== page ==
A fractured ankle requires immediate treatment. The injury usually takes between 6-12 weeks to fully heal.
What are the indications?
The indications of a fractured ankle include the following:
- Intense ankle pain and swelling
- Difficulty moving the foot or placing any weight on it
- Swelling and bruising
- Affected ankle appears deformed
- Grinding or snapping noise at the time of injury
- Bleeding if bone has damaged the skin
Due to the pain and shock from the injury, the individual might also feel dizzy or faint.
What should I do?
If an individual is suspected with a fractured ankle, the following must be done:
- Bring the individual to the nearest emergency department or call for emergency assistance if the damage is serious.
- The individual should avoid moving or placing any weight on the affected leg. It must be elevated and properly supported.
- Control any bleeding by placing pressure on the wound using a clean dressing or pad if possible.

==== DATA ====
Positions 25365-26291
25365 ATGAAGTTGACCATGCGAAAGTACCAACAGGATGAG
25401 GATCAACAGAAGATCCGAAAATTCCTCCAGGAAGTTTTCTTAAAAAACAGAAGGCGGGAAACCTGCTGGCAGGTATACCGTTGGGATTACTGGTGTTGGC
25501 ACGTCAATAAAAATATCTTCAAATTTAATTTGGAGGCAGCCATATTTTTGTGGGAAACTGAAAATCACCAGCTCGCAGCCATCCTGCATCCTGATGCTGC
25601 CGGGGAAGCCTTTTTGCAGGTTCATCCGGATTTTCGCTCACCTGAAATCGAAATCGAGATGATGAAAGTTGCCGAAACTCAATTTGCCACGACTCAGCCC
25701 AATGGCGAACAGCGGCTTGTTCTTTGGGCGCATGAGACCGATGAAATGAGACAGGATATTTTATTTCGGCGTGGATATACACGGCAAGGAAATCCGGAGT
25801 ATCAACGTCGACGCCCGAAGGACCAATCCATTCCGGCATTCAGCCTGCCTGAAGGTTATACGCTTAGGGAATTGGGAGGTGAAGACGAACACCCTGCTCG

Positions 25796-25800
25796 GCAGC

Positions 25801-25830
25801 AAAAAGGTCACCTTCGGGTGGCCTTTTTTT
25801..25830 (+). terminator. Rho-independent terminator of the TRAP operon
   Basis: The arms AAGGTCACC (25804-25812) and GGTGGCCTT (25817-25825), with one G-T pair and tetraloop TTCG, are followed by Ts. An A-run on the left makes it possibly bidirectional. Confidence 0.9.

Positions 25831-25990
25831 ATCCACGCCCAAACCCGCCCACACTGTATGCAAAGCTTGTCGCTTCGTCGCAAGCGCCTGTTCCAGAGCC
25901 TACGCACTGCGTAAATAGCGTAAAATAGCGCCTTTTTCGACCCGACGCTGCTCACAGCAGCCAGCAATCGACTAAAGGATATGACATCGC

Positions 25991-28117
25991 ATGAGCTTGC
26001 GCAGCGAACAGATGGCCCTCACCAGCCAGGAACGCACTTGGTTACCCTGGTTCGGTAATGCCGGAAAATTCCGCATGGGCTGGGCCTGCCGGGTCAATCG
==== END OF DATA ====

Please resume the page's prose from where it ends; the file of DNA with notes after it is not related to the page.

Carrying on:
- Place an ice pack on the ankle if on hand
- The individual should not be given anything to eat or drink in case there is a need for surgery to repair the ankle.
Management of a fractured ankle
Upon arrival in a healthcare facility, the individual is given pain medications and a splint is applied to ensure the ankle in a secure position.
An X-ray is carried out whether the ankle is damaged and the severity of the damage.
Care for a minor fracture
- A splint, supportive boot or plaster cast is fitted, usually a few days after to allow any swelling to settle first.
- A walking frame or crutches might be suggested to avoid placing any weight on the ankle
- Pain medications are given to be taken at home
Care for serious fractures
- The doctor will attempt to realign the fractured ankle. The leg is usually numbed, and medication is given to relax the individual.
- Surgery might be required to realign the bones which involves the placement of plates, wires, screws or rods.
- A supportive cast or boot might be fitted before the individual can go home.
Quick Note / Disclaimer
The material posted on this page on a fractured ankle is for learning and educational purposes only. To learn to properly manage the injury, register for a first aid and CPR course with Mississauga First Aid.